No, not "green sheets" as in manuscript cover sheets, but rather "green" sheets as in environmentally friendly paper for printed journals. Two members of Production Operations & Customer Services attended a seminar last week in Alexandria, VA, hosted by Allen Press, which had a timely theme: "Publish Responsibly—Practical solutions for environmentally conscious organizations." One speaker, a paper supplier, spoke about sustainability solutions within the paper industry and the industry's commitment to environmentally responsible paper production. He urged the audience to ask their current printers questions about sustainable forestry certifications, the amount of recycled fiber contained in their paper, and energy-use credentials. Another speaker, from the Ecological Society of America (ESA), outlined efforts to "green up" ESA's working environment. Presenters introduced attendees to certification standards organizations, such as the Forestry Stewardship Council, the Sustainable Forestry Initiative, and the Alliance for Environmental Technology. The seminar's message was clear: Everyone shares in the responsibility of taking better care of our planet, and simple things we can do today can go a long way toward building a sustainable future.
The Web exhibits of the AIP Center for History of Physics attract millions of visitors; more people come upon AIP's site through the Einstein and Curie exhibit homepages than any other route. But we can keep folks coming only by recognizing the magic of SEO (Search Engine Optimization), a new specialty with its own experts who study how to get a site a high ranking in a Web search. For example, the AIP Marie Curie exhibit comes up in second place on a Google search for "Madame Curie." AIP's tracking software showed that many people came to our site after searching on that phrase, so we included it among the "keywords" that appear in code visible to search engines but not to ordinary users. The site that beat us for first place was Wikipedia, which has recently become almost as popular a starting point on the Web as Google itself. So we made sure our site is high on the list of links in Wikipedia's article on Marie Curie and are working to put links to our exhibits at useful places throughout Wikipedia. Contact the Web Management team for more tips on optimizing Web pages for search engines.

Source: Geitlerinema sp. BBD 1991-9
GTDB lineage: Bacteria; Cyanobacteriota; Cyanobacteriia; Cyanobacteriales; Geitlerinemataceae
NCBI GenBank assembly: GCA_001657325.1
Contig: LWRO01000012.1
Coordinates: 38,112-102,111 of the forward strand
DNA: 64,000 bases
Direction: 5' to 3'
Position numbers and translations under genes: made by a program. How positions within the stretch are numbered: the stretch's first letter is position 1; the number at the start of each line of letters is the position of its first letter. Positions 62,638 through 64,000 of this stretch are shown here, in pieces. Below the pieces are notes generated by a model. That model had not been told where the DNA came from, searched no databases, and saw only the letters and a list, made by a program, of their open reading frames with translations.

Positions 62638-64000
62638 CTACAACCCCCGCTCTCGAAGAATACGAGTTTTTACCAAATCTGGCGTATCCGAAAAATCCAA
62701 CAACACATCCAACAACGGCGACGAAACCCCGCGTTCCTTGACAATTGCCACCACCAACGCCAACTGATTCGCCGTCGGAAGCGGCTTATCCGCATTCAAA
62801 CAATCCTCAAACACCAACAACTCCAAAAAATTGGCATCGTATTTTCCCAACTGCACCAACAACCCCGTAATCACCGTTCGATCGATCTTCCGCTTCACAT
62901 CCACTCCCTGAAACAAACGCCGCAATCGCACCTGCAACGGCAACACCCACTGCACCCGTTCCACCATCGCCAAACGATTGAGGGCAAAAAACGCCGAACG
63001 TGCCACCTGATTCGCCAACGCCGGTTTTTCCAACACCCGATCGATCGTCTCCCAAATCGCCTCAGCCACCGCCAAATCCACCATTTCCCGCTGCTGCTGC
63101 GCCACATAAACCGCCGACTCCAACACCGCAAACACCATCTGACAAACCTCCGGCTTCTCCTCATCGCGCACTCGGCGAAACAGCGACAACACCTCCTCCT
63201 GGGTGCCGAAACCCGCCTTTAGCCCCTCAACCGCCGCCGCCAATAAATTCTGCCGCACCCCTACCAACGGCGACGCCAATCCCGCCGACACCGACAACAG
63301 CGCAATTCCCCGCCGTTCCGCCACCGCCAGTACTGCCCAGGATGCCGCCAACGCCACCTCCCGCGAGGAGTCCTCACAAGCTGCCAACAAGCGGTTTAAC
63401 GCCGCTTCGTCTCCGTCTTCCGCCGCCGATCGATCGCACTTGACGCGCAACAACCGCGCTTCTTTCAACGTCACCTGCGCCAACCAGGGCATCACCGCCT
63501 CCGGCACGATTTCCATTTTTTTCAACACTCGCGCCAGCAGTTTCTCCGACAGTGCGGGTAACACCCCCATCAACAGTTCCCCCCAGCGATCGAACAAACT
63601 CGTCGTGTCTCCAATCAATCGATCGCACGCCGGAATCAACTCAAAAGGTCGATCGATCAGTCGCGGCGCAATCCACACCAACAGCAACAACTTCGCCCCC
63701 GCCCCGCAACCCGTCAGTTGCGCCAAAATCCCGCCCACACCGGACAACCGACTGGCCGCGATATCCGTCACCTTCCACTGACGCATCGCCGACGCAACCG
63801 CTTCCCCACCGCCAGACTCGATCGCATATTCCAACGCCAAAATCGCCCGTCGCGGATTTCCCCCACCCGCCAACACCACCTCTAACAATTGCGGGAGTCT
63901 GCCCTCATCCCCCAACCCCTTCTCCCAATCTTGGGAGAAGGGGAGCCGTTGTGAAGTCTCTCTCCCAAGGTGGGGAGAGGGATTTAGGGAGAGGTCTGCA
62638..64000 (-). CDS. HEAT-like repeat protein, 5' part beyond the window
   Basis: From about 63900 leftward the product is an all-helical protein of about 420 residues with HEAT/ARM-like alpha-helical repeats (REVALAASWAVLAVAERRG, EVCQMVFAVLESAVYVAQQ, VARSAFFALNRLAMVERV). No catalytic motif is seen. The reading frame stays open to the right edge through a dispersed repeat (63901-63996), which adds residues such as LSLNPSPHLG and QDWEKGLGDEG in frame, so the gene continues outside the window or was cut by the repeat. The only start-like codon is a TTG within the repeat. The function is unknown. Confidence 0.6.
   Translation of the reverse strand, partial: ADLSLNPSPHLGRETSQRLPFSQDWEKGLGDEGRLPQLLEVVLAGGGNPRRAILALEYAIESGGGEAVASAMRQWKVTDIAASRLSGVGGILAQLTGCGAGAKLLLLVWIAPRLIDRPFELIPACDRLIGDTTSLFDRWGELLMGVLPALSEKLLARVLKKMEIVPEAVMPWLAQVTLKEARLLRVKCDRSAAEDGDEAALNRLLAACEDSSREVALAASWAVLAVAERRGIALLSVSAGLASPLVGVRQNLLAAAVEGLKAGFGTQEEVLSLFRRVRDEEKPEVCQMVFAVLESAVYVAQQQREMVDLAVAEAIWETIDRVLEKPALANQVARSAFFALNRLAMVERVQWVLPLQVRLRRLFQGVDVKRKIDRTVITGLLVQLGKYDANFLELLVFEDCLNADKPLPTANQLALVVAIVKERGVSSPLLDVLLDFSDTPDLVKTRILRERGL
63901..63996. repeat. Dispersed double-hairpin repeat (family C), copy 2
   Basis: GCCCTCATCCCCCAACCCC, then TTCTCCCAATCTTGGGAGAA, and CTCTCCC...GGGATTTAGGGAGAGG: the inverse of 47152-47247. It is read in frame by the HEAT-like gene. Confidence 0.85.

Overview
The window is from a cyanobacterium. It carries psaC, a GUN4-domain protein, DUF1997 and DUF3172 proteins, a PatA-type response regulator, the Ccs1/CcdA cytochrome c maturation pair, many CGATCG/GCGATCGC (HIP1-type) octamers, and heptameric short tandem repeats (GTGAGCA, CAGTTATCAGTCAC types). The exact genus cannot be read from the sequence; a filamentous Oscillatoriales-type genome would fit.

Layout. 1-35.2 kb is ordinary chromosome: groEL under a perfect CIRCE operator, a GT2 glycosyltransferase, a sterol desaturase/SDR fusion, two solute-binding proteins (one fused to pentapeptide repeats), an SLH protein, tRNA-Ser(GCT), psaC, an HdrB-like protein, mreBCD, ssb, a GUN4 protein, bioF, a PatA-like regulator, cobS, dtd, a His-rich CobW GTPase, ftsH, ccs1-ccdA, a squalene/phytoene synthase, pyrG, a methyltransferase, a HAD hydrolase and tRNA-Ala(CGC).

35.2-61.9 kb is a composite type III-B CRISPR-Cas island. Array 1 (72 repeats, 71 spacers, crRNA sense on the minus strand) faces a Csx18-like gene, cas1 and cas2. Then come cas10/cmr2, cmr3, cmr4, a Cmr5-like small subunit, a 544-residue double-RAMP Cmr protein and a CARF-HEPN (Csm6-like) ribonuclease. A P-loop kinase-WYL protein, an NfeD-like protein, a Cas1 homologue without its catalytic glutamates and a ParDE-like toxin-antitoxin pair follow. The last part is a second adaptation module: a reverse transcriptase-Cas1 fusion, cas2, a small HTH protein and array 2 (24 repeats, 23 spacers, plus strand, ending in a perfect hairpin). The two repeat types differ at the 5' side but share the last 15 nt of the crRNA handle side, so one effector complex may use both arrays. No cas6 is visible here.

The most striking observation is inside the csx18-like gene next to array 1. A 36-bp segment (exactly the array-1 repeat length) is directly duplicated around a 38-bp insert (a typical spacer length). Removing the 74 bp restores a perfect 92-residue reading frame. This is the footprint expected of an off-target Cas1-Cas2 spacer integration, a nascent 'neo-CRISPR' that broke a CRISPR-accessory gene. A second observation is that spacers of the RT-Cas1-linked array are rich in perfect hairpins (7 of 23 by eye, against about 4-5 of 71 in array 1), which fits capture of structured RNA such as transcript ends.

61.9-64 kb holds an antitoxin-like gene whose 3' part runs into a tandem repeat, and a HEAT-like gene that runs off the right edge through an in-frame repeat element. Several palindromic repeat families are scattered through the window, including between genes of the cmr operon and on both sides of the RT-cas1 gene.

Taking home the nano
Three Society of Physics Students chapters are now proud owners of the world's smallest trophies. The SPS chapters at the College of Wooster; Angelo State University; and the University of California, Los Angeles received the trophies for videos they submitted to the American Physical Society's Nanobowl contest. Participants were challenged to create videos to demonstrate an aspect of the physics of football. The grand-prize-winning video, Nanobowl Xˆ-IX , was created by a group of high-school students from Rochester Hills, MI. They received a trophy and $1,000.
The nested Nanobowl trophy was designed and fabricated by Philip Waggoner and Benjamin Cipriany, graduate students working in Harold Craighead's group at Cornell University. The trophy is created in silicon and metal, and its smallest features are visible only under super high magnification electron or scanning microscopes. For more information and to watch the videos, visit Physics Central.